Variety Full Review
  • Tim Goodman

    Fresh Off the Boat finds jokes in plenty of other, non-racial issues, and that’s often the bonus that gives you confidence this is a show with legs.

    The Hollywood Reporter Full Review
  • Vicki Hyman

    Watered-down or not, the immigrant/culture clash storylines are the freshest things about Fresh Off the Boat, which is a pastiche of other ABC sitcoms (thankfully, the good ones).

    Newark Star-Ledger Full Review
  • Gail Pennington

    There's a lot of setup, and we don't know these people well enough yet to laugh with them instead of at them. That begins to change quickly, though, as Fresh Off the Boat gets into its groove, humanizing its characters and upping its humor quotient.

    St. Louis Post-Dispatch Full Review
  • Verne Gay

    Fresh Off the Boat is charming, convivial, even--gasp--at times cute.

    Newsday Full Review
  • Emily Nussbaum

    Somehow it still manages to find strangeness within its sentimentality. Fresh Off the Boat is unlikely to dismantle the master’s house. But it opens a door.

    The New Yorker Full Review
  • Matthew Gilbert

    The show is sweet enough and features a likable cast. The assimilation material is a bit obvious in the two episodes provided for review, but that’s typical in new comedies trying to establish their stomping grounds.

    Boston Globe Full Review
  • Joanne Ostrow

    It won’t be the hit of the year, but Fresh Off the Boat is worth a look.

    Denver Post Full Review
  • Hank Stuever

    Fresh Off the Boat wants to be both “Black-ish” and “The Goldbergs”--and it works fairly okay as a companion piece to either--but it’s a lot better show when it occasionally stops going for just the easy jokes and aims for a subtler, sharper line of comment.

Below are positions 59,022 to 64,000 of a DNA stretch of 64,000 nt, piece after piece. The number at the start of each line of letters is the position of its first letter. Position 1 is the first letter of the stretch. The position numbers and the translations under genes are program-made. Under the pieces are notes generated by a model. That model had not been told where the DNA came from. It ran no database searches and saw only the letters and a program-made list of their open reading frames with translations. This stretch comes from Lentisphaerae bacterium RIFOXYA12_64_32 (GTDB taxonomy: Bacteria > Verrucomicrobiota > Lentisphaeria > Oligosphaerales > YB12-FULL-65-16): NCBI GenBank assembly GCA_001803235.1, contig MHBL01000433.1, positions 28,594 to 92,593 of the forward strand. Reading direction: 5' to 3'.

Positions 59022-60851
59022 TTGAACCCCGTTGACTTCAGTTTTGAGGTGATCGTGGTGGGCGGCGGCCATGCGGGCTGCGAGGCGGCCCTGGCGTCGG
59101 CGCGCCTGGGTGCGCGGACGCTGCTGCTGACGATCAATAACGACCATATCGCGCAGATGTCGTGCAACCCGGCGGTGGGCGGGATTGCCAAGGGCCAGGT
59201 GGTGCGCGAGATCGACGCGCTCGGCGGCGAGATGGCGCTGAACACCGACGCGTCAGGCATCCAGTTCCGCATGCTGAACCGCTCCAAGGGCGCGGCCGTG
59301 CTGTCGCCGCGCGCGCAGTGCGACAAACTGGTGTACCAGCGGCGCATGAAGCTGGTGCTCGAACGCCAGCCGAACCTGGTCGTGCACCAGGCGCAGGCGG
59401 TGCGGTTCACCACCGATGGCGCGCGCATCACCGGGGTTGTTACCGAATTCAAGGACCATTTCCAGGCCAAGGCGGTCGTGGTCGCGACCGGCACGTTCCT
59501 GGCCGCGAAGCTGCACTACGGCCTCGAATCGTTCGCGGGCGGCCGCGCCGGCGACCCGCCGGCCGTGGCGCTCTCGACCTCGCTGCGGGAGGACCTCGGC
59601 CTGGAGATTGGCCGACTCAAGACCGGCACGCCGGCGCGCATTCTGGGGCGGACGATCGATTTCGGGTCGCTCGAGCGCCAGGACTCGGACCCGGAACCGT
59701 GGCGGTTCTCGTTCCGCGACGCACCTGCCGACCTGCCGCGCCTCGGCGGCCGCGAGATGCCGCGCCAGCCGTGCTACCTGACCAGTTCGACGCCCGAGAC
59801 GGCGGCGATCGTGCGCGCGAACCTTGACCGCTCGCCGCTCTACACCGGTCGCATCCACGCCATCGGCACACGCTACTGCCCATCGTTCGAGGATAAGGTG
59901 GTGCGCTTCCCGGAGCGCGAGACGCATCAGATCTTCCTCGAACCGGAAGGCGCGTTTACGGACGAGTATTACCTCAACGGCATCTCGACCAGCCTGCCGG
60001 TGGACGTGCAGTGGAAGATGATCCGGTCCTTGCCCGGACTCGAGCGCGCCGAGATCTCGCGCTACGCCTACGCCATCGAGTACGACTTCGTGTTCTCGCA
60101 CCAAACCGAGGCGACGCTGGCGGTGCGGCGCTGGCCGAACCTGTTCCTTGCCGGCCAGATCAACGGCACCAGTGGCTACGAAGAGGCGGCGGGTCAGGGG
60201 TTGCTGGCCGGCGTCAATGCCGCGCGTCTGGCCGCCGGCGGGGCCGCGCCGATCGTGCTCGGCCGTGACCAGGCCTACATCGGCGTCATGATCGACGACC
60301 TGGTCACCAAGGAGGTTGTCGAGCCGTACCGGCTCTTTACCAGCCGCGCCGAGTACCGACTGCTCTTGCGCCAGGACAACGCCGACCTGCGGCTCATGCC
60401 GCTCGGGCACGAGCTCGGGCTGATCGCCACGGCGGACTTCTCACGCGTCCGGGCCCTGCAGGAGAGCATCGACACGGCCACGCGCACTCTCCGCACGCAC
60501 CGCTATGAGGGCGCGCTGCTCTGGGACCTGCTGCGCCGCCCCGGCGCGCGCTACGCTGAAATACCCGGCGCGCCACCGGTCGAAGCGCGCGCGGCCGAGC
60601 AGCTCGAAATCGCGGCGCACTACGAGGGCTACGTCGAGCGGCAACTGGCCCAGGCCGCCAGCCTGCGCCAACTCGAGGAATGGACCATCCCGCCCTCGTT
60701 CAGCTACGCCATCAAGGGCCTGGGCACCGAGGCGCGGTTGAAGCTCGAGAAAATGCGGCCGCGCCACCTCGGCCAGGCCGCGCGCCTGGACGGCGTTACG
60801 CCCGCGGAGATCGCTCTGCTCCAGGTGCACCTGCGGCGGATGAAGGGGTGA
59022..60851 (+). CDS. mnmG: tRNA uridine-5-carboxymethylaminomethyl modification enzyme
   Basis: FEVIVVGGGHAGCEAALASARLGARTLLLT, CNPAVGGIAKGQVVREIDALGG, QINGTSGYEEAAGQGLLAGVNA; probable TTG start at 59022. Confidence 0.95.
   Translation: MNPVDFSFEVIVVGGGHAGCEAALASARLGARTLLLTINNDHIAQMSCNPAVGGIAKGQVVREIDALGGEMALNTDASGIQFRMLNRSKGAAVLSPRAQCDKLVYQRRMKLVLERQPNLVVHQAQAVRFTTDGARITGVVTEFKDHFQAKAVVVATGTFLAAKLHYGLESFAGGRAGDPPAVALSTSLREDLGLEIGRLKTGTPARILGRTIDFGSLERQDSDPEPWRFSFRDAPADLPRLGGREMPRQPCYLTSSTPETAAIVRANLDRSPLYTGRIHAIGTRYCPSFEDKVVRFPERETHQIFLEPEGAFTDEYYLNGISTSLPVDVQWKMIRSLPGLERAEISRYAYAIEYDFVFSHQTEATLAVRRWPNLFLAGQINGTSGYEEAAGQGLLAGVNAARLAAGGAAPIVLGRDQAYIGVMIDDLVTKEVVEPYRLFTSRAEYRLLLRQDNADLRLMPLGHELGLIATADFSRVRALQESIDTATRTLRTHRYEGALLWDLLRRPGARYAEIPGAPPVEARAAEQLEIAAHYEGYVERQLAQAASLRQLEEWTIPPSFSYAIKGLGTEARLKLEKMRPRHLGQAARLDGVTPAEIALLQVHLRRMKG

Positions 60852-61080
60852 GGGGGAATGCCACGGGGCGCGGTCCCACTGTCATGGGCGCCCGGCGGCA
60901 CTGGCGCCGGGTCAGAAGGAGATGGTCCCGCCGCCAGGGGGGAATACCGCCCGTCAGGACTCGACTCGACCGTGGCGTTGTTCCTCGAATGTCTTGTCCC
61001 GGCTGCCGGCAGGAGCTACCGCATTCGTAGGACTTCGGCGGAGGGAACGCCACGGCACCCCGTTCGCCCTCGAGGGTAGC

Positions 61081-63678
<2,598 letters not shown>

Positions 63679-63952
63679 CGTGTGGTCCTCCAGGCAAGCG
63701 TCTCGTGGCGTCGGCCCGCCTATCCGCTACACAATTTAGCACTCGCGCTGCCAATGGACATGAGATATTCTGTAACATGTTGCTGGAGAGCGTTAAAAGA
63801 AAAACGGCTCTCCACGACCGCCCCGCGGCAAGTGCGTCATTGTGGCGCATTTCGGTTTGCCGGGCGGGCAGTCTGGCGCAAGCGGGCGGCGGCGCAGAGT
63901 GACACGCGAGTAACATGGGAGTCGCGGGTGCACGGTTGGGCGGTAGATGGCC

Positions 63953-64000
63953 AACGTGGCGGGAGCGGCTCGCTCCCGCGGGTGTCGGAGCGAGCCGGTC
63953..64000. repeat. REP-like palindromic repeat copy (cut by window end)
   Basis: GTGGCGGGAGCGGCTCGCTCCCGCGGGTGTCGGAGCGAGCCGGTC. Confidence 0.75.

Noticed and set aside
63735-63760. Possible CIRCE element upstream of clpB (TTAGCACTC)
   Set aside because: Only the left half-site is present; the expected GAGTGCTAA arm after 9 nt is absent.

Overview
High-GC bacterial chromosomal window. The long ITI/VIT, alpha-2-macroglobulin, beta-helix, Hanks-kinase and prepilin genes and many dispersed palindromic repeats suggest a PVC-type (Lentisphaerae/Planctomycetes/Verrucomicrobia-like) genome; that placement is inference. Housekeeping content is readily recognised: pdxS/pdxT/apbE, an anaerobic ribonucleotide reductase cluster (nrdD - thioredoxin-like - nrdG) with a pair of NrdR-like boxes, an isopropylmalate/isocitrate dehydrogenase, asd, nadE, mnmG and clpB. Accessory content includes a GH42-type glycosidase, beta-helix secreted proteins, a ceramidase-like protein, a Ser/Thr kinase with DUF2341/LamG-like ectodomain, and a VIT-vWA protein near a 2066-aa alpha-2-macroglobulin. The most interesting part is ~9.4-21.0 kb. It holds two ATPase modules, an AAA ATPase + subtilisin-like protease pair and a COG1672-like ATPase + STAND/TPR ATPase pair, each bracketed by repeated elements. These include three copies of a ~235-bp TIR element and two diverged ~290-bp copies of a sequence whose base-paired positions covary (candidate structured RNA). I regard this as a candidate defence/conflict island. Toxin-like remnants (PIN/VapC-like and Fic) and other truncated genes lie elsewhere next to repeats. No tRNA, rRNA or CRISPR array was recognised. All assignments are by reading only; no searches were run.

Washington Post Full Review
  • Robert Bianco

    There are some very funny moments in the first of tonight's two episodes, most of them provided by Wu and Park, and fleeting indications that Fresh could be a better, deeper show than the one we're seeing.

    USA Today Full Review
  • Robert Rorke

    Having established the exaggerated and predictable weirdness of all white people, Fresh Off the Boat seems to have run through its one topic--and one joke.

    New York Post Full Review
  • Neil Genzlinger

    It’s disappointing that two of the first three episodes are little more than familiar reworkings of overused formulas and plots. But Episode 2 indicates the concept’s promise; the show stops trying to be too many things and, for a half-hour at least, finds a groove.

    The New York Times Full Review
  • Ken Tucker

    Fresh Off The Boat, when it has flashes of energy and well-written jokes, easily transcends ethnic stereotypes, but it’s these sitcom stereotypes that are the ones the show needs to defeat if it wants to be both long-running and distinctive.

    Yahoo TV Full Review
  • Ed Bark

    Fresh Off the Boat paddles hard in its efforts to be an amusing comedy with heart. So far, the parents--not the featured kid--are the primary reasons to watch.

    Uncle Barky Full Review
  • David Wiegand

    The first episode focuses far too much on these stereotypes. On top of that, it’s not even funny. But what a difference a second episode makes.... The real difference between the first and second episodes, though, is not just that the stereotypes are eventually turned upside down but that the characters are no longer just those stereotypes.

    San Francisco Chronicle Full Review
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  • family relationships

  • marriage

  • asian american

  • chinese american

  • narration

  • orlando florida

  • father son relationship

  • mother son relationship

  • brother brother relationship

  • child

  • immigrant

  • grandmother

  • restaurateur

  • middle school

  • family of color

  • 1990s

  • sitcom

  • asian

  • retro

  • restaurant

  • florida

  • based on book

  • kids and family